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Image caption A send-off to remember: Puerto Rican boxer Christopher Rivera was shot dead but his family dressed him in his full kit and propped him in the ring during his wake

Writing lines

The aforementioned Mr Gove himself writes in the Sun on Sunday about his desire to bring back tough discipline to schools. He tells the paper he favours punishments such as making children clean up graffiti and write lines. The Sun thinks that far from being "a political football", this opinion mirrors that expressed by Mr Gove's shadow Tristram Hunt recently, who called for all schools to have a "discipline tsar". "At last there's common ground," its leader adds.

The Mail on Sunday isn't so supportive though, arguing that Mr Gove "must be careful not to mistake gimmicks and gestures for real policy". The idea that writing lines will restore order is "a fantasy" and "heads and teachers must find new ways of establishing peace".

'Fit to govern'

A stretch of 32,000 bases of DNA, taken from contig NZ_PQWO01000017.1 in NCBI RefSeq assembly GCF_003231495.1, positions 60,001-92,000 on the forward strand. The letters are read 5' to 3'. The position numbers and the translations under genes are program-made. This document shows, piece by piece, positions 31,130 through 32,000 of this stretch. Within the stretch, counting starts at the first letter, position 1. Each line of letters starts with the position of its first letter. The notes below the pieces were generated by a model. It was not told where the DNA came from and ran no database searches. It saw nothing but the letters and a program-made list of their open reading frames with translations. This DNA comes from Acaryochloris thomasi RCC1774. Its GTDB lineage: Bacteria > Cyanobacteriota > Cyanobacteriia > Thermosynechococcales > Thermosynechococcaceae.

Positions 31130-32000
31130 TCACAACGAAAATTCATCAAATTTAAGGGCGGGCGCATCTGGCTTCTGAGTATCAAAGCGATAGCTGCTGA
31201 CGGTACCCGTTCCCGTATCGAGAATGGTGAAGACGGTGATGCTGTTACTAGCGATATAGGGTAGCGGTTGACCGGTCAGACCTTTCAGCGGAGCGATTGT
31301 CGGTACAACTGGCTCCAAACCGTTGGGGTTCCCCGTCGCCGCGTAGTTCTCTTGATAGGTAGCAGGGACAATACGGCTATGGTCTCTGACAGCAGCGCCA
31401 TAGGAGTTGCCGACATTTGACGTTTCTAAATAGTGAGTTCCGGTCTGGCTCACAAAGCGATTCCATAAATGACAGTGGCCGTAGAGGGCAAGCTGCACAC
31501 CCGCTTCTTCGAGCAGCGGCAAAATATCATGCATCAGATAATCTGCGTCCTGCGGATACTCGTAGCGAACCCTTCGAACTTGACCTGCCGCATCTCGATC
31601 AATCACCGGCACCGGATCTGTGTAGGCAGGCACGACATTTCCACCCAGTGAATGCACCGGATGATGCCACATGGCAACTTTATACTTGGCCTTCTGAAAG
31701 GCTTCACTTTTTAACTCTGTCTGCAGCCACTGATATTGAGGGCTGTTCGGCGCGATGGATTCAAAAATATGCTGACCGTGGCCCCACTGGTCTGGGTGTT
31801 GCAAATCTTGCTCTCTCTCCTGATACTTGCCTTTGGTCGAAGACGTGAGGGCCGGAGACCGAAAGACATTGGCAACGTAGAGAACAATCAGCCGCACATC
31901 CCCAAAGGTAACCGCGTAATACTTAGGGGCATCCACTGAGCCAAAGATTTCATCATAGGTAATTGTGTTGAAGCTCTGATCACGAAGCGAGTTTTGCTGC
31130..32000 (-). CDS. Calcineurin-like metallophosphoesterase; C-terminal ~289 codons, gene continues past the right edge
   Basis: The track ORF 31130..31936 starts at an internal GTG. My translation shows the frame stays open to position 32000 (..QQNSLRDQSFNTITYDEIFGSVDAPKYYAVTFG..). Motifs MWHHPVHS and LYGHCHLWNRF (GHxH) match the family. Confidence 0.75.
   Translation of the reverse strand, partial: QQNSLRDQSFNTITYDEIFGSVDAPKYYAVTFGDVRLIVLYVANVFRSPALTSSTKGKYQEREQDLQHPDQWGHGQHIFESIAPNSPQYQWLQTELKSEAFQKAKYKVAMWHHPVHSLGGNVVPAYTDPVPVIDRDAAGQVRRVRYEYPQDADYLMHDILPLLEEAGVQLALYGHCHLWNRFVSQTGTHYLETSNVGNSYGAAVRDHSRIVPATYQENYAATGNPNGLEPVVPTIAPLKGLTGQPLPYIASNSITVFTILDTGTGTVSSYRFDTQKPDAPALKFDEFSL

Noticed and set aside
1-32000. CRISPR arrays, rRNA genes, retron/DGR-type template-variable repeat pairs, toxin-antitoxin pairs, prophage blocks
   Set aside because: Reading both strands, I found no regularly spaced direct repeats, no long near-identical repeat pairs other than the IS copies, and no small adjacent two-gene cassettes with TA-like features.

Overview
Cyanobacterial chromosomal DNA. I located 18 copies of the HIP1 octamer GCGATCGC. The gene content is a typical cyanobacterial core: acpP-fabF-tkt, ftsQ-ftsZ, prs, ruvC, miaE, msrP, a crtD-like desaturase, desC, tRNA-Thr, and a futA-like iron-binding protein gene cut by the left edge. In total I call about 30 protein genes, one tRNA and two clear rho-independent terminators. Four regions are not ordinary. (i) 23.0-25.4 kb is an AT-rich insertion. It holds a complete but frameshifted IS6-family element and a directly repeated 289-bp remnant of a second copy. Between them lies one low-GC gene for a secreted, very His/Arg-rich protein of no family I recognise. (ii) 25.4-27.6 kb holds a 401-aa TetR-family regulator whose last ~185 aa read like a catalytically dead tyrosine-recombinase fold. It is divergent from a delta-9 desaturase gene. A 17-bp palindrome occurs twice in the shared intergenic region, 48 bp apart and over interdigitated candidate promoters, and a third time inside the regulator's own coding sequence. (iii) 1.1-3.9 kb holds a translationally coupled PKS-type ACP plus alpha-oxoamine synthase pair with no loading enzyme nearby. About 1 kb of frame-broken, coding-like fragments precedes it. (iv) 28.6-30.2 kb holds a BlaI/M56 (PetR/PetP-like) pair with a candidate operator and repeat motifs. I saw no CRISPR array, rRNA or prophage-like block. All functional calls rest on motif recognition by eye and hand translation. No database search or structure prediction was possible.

The papers give their thoughts on plans announced by Ed Miliband to reduce union influence over Labour leadership elections.

The People thinks Mr Miliband faces losing up to £4m in donations if he goes ahead - the Sunday Express puts the figure at £5m, leaving the party "cash-strapped".

Senior union figures have told the Independent on Sunday they fear the plans may mean only "white, middle-aged, grey suit" candidates will get elected - those from within the party hierarchy "considered a safe pair of hands" - rather than any mavericks or reformers.

The Sunday Times isn't impressed either. Unions could make up the loss of funding with discretionary donations, which could actually give them "more not less influence over policy", it thinks. And "the fact that the unions seems happy to acquiesce tells us a lot", it adds.

But former Labour deputy prime minister John Prescott lends his support in the Sunday Mirror. He believes Ed Miliband is trying to finish the job that predecessor John Smith started in the 1990s. It's a change he says is necessary "for Labour to be fit to govern".

'Glorious defeat'

"It was D Day for England in Paris yesterday - D for Disaster," says the Sun pessimistically.

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Image caption Written all over his face: the pain of defeat suffered by England captain Chris Robshaw

But Patrick Collins, in the Mail on Sunday, can't be sad. He writes: "A marvellous day for the French. A genuinely glorious defeat for the English. And for the dear old Six Nations, a match for the ages."

That idea of the glorious defeat is echoed elsewhere too. Paul Hayward, in the Sunday Telegraph, thinks England's newcomers "will have left the field feeling like old men", but showed promise and "will return stronger".